The construction giant was set up in the 1950s after Thailand’s Chaijudh Karnasuta and Italian Giorgio Berlingieri cooperated in salvaging five ships that sunk in the Chao Phraya river. Children of Chaijudh, including company President Premchai Karnasuta and Nijaporn Charanachitta, are also among the top shareholders of the operating firm of the Mandarin Oriental Bangkok hotel, according to data compiled by Bloomberg.

Premchai is no stranger to controversy. He went to prison after being convicted in December 2021 for wildlife poaching, including of a rare black panther about four years earlier. He was released on parole in October 2023. BLOOMBERG

Popular posts from this blog

Strong US dollar hits Thai baht, Malaysian ringgit hardest among Asean currencies

STORM clouds are gathering for South-east Asian currencies as the US dollar fires up in a robust start to the dragon year, fuelled by stubborn inflation and rosy jobs data, heightening expectations that the US Federal Reserve will maintain rates higher for longer. Across South-east Asia, the Thai baht and Malaysian ringgit have been the hardest hit, although there was a brief recovery on Thursday (Mar 21) following the US central bank’s latest decision to hold rates. “Almost all currencies in the world weakened against the US dollar in the first quarter. Asean FX (foreign exchange) was not an exception,” HSBC Head of Asia FX Research Joey Chew told  The Business Times .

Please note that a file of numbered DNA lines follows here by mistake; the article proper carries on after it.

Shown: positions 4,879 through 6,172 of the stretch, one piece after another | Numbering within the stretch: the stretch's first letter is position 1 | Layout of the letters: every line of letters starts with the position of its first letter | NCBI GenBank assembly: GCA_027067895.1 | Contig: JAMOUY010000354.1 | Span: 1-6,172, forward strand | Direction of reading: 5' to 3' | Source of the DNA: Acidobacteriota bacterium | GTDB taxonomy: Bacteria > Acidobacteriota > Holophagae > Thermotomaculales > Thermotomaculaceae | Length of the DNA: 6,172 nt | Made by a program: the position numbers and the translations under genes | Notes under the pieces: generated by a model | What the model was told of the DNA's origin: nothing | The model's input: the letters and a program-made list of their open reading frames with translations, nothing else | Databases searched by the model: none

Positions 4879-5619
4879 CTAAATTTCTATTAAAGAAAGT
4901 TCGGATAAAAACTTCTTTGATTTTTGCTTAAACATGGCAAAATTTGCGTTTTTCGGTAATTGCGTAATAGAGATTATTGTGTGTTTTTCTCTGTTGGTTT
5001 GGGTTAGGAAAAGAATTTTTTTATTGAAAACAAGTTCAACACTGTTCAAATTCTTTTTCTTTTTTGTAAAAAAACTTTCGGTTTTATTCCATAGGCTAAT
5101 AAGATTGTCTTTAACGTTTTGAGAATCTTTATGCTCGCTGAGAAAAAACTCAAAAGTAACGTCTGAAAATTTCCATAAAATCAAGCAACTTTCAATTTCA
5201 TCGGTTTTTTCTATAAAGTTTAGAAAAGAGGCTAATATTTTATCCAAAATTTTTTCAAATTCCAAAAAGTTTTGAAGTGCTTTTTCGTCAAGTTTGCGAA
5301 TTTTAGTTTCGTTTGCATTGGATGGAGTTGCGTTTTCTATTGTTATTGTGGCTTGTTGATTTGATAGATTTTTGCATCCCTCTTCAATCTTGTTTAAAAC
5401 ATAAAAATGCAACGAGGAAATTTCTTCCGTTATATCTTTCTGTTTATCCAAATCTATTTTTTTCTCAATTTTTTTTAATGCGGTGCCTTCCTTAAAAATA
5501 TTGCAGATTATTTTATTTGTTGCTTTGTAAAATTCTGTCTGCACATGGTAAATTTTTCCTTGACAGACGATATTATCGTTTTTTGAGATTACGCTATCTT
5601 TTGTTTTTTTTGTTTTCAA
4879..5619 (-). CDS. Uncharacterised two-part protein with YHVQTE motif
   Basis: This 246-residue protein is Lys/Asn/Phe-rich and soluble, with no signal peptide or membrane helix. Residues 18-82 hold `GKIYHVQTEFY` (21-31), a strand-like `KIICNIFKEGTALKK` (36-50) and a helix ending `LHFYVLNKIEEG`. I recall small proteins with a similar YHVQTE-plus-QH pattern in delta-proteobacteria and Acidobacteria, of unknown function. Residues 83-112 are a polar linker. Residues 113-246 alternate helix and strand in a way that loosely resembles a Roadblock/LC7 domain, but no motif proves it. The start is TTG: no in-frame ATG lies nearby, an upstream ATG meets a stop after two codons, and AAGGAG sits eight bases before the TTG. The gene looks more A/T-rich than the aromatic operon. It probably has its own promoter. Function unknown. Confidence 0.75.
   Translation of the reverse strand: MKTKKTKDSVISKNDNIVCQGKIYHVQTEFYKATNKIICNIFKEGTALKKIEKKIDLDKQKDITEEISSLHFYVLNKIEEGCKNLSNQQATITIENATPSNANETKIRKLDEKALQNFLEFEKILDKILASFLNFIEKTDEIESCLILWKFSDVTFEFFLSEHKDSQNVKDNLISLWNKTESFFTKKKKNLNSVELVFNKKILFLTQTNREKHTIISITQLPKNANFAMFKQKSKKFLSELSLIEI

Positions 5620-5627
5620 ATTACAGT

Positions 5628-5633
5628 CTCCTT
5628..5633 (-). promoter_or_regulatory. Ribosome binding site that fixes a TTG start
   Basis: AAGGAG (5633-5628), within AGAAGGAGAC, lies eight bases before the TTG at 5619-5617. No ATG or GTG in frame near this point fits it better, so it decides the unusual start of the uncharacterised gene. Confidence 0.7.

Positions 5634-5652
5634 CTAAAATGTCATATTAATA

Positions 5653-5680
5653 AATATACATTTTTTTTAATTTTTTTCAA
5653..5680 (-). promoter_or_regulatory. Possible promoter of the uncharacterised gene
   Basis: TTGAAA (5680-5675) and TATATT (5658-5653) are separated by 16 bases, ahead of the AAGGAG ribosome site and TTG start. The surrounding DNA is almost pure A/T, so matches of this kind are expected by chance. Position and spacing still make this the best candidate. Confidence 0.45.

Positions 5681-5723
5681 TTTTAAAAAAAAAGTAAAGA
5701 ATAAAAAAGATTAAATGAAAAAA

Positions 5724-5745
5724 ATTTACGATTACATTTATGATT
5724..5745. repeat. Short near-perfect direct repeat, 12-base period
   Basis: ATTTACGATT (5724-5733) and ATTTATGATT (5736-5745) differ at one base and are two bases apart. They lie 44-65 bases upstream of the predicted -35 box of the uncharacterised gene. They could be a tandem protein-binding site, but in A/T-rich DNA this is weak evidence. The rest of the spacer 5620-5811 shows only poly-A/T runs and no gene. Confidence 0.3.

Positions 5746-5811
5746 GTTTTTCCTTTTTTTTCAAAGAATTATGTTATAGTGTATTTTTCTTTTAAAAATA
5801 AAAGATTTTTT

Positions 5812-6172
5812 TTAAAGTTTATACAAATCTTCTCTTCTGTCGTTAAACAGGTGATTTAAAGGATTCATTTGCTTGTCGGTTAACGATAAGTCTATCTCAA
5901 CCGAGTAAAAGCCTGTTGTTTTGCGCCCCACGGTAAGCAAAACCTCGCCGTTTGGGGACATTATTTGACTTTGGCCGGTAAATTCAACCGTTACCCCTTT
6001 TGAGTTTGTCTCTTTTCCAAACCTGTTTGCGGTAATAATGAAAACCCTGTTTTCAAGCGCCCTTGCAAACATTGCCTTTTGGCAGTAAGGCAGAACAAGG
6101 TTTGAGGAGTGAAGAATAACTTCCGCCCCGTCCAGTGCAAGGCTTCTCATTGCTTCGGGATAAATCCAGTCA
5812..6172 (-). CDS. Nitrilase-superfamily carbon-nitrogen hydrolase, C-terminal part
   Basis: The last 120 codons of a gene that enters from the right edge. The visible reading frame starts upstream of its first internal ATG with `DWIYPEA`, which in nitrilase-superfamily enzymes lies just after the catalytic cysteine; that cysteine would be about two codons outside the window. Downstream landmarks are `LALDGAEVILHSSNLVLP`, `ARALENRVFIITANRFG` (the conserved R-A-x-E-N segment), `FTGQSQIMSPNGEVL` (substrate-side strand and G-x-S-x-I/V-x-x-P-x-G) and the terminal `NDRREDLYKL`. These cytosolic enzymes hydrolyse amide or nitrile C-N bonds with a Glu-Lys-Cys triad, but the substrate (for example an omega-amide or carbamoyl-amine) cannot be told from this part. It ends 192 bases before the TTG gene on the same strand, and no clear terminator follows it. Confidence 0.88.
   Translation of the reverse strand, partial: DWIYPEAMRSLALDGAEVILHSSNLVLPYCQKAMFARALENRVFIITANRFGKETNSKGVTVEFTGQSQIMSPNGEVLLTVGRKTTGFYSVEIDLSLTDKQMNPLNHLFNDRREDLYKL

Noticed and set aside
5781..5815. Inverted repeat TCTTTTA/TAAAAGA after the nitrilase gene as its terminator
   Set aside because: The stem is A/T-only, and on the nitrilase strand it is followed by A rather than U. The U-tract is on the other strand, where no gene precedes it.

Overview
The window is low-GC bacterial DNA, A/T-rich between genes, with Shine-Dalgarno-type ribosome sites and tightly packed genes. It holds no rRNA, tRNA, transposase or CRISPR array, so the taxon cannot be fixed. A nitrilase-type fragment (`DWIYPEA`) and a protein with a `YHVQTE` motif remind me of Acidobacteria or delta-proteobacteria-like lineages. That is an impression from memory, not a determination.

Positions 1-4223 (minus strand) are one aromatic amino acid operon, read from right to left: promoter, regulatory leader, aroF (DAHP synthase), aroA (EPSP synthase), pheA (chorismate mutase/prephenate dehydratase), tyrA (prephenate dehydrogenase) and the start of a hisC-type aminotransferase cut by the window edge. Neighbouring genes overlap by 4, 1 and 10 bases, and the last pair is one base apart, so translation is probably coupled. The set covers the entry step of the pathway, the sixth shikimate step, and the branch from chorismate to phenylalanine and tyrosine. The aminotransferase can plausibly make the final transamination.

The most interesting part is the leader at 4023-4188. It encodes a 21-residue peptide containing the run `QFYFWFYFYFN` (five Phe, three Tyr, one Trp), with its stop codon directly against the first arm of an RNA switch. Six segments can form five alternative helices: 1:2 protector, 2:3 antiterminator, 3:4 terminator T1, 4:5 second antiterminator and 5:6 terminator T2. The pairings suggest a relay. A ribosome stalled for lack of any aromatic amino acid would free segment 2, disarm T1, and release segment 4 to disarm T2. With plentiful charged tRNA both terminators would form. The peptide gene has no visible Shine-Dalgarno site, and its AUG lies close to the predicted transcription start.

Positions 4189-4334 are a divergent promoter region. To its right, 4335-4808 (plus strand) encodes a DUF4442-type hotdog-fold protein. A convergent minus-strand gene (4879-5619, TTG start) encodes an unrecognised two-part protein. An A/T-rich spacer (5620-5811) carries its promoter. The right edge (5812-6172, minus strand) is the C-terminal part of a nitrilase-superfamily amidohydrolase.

Thai tycoons heat up virtual bank bids as applications open

  CHAROEN Pokmhand Group and Gulf Energy Development, among Thailand’s largest business groups, are vying for the country’s new virtual bank licences as the Bank of Thailand opens applications. True Corp, a telecommunication arm of CP Group, and its partners including Ant Group are in the process of preparing a bid, said chairman Suphachai Chearavanont. Gulf Energy, the nation’s top power producer, will submit the bid in partnership with Krung Thai Bank and its affiliate Advanced Info Service, according to chief executive officer Sarath Ratanavadi. South-east Asia’s second-largest economy is opening its banking industry to more competition that will allow greater access to loans for under-served consumers, following similar moves across Asia where such digital banks are already up and running. The central bank plans to announce the winning bidders next year as it began accepting applications from interested groups on Wednesday (Mar 20) until Sep 19. “We have seen the greater importance

Americans invested billions in Chinese companies. Now their money is stuck

WHEN  investors talk about “zombie” companies, they’re usually referring to distressed startups that are hobbling along, unable to grow and unlikely to ever return the money they’ve raised. But as deal-makers feverishly debated efforts this past week by lawmakers to force TikTok’s Chinese parent company, ByteDance, to sell the app, they talked about a new version: China zombies. China zombies may have booming businesses, but they’re unlikely to provide investors with any immediate return because they’re stuck in geopolitical crosshairs. It’s not just the investors in ByteDance who, after handing it more than US$8 billion, are stuck. What looked like a mammoth growth opportunity just a few years ago – inspiring investors to pour money into companies such as Ant Financial, PingPong and Geekplus – has turned hostile. “There’s more out there like ByteDance,” Evan Chuck, a partner at the advisory firm Crowell, said of companies with investors who may find themselves in this position. “It’s